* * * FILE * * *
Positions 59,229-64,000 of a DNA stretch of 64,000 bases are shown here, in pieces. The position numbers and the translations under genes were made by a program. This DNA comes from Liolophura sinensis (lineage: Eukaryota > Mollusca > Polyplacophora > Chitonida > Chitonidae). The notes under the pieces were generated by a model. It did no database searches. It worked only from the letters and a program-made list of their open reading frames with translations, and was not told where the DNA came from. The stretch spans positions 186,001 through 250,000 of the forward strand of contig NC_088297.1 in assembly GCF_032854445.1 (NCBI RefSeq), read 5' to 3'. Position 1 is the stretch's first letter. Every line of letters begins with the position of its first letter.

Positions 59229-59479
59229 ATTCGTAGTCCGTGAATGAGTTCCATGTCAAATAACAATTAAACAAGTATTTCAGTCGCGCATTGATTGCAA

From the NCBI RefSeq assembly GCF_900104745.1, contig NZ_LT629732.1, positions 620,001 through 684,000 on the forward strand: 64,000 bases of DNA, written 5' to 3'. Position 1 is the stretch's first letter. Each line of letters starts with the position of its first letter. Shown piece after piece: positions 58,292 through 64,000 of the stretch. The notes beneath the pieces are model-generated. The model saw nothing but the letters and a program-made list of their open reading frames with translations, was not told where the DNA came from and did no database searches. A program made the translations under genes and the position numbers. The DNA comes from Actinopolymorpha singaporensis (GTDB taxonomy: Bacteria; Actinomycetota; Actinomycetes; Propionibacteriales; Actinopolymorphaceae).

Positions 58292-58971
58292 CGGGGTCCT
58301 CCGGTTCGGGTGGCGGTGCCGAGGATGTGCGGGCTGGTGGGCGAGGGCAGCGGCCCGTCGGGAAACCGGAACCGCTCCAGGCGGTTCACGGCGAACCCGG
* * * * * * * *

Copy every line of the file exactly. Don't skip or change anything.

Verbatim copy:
Positions 59,229-64,000 of a DNA stretch of 64,000 bases are shown here, in pieces. The position numbers and the translations under genes were made by a program. This DNA comes from Liolophura sinensis (lineage: Eukaryota > Mollusca > Polyplacophora > Chitonida > Chitonidae). The notes under the pieces were generated by a model. It did no database searches. It worked only from the letters and a program-made list of their open reading frames with translations, and was not told where the DNA came from. The stretch spans positions 186,001 through 250,000 of the forward strand of contig NC_088297.1 in assembly GCF_032854445.1 (NCBI RefSeq), read 5' to 3'. Position 1 is the stretch's first letter. Every line of letters begins with the position of its first letter.

Positions 59229-59479
59229 ATTCGTAGTCCGTGAATGAGTTCCATGTCAAATAACAATTAAACAAGTATTTCAGTCGCGCATTGATTGCAA

From the NCBI RefSeq assembly GCF_900104745.1, contig NZ_LT629732.1, positions 620,001 through 684,000 on the forward strand: 64,000 bases of DNA, written 5' to 3'. Position 1 is the stretch's first letter. Each line of letters starts with the position of its first letter. Shown piece after piece: positions 58,292 through 64,000 of the stretch. The notes beneath the pieces are model-generated. The model saw nothing but the letters and a program-made list of their open reading frames with translations, was not told where the DNA came from and did no database searches. A program made the translations under genes and the position numbers. The DNA comes from Actinopolymorpha singaporensis (GTDB taxonomy: Bacteria; Actinomycetota; Actinomycetes; Propionibacteriales; Actinopolymorphaceae).

Positions 58292-58971
58292 CGGGGTCCT
58301 CCGGTTCGGGTGGCGGTGCCGAGGATGTGCGGGCTGGTGGGCGAGGGCAGCGGCCCGTCGGGAAACCGGAACCGCTCCAGGCGGTTCACGGCGAACCCGG